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Paula Marshall's Blog

The musings of a female CEO, trying to change the way business is done.

Please find all of these posts, as well as any new ones at this address :

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Here is my appearance on the Diamond District with Rebecca Diamond. This aired yesterday, and I found Ms. Diamond to be very informed and excited about my message. Take a look!

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Stay tuned for more Vlogs about de-linking Pay and Performance.

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Hello Blogosphere!

I would like to announce a new collaboration with Patricia Raskin of Patricia Raskin Positive Living Network. Starting April 25th, I will have a guest spot on Patricia’s show once a month. I will be talking about how to maintain your self and your soul while working in corporate America. This is a very exciting collaboration, and you can listen to Patricia’s show any time online through the link above.

If you listen live, there’s a chance you could win a free set of my new “Find Your Peace at Work” Inspirational Cards!

Here is a show that I was featured on with Patricia and one of her other hosts, Brian Benson. Please enjoy!

Paula Marshall on the G. Brian Benson Show

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NOTE: You must be a fan on Facebook or a Follower on Twitter to be considered for the Award!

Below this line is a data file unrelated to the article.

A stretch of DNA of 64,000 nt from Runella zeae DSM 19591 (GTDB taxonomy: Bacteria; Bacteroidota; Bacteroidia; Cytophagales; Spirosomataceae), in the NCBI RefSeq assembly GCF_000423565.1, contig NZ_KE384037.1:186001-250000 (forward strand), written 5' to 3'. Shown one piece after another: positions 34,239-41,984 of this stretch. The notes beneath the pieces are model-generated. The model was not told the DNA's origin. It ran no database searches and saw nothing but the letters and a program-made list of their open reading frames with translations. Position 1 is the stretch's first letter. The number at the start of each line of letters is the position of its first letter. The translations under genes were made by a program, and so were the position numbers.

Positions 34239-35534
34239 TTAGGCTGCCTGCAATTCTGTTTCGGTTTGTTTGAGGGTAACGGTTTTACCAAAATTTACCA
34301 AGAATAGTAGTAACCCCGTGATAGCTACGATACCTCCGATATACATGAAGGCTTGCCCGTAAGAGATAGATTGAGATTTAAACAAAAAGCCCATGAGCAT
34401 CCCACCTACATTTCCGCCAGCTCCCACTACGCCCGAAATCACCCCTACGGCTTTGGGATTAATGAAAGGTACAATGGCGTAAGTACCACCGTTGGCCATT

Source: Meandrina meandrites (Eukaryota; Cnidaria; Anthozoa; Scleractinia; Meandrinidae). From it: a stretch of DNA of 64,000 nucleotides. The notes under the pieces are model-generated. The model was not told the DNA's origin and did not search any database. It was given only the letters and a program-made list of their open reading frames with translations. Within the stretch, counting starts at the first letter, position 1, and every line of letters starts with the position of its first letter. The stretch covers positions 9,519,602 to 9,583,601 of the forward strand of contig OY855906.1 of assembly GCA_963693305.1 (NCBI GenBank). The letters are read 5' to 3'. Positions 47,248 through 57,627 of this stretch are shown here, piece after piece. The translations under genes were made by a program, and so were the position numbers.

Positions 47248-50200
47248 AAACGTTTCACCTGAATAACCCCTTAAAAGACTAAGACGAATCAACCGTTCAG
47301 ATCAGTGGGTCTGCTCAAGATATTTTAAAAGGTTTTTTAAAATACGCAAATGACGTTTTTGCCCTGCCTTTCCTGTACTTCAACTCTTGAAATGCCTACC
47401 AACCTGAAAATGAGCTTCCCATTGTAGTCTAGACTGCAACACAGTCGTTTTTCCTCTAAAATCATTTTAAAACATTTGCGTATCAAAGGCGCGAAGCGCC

Call for Entries: Paula Marshall’s People Centered Organization 2010

Who Is Paula Marshall?

Paula has been the CEO of the Bama Companies, Inc for 25 years. She has been a trailblazer in the areas of quality, employee retention and employee satisfaction. The Bama Companies won the Malcolm Baldridge Award from the United States Department of Commerce in 2004. Paula’s new book “Finding the Soul of Big Business” is focused on bringing a more trusting and compassionate workplace to America. With this award, Paula would like to recognize forward thinking organizations that understand the value of their team members.

Background Information

What is a people-centered organization?  Well, it’s one that:

-Structures its policies and culture around its employees.

-Sees fairness and balance as a priority.

-Makes cuts elsewhere instead of doing layoffs.

-Values its employees as much as its customers.

-Understands that when we all work together, success is inevitable.

Sadly, people-centered organizations are in the minority in today’s business climate, which is why we would like to recognize a business that has this business philosophy.

Rules and Eligibility

Do you work for a company that exemplifies the philosophies of a people-centered organization? If so, please fill out the form below to nominate your small to medium (up to 5,000 employees) sized organization for the Paula Marshall People-Centered Organization Award. Please have all nominations in by May 15th, 2010.  All nomination forms should be sent to Colleen McCarty:

Colleen McCarty


Fax: (918) 622-8871


The employee who nominates the winning organization will receive the new Apple iPad, which is released April 3rd. The organization will receive an engraved award, and a copy of Paula Marshall’s Finding the Soul of Big Business.

Nomination Form

Please provide your contact information below:

Your Name:
Your Position:
Company Name:
Company Address:
Company Website:
Your Work Phone #:
Your Work Email:

Please respond to the following questions (keeping each response no longer than 1 page):

1.  What type of business is your organization engaged in?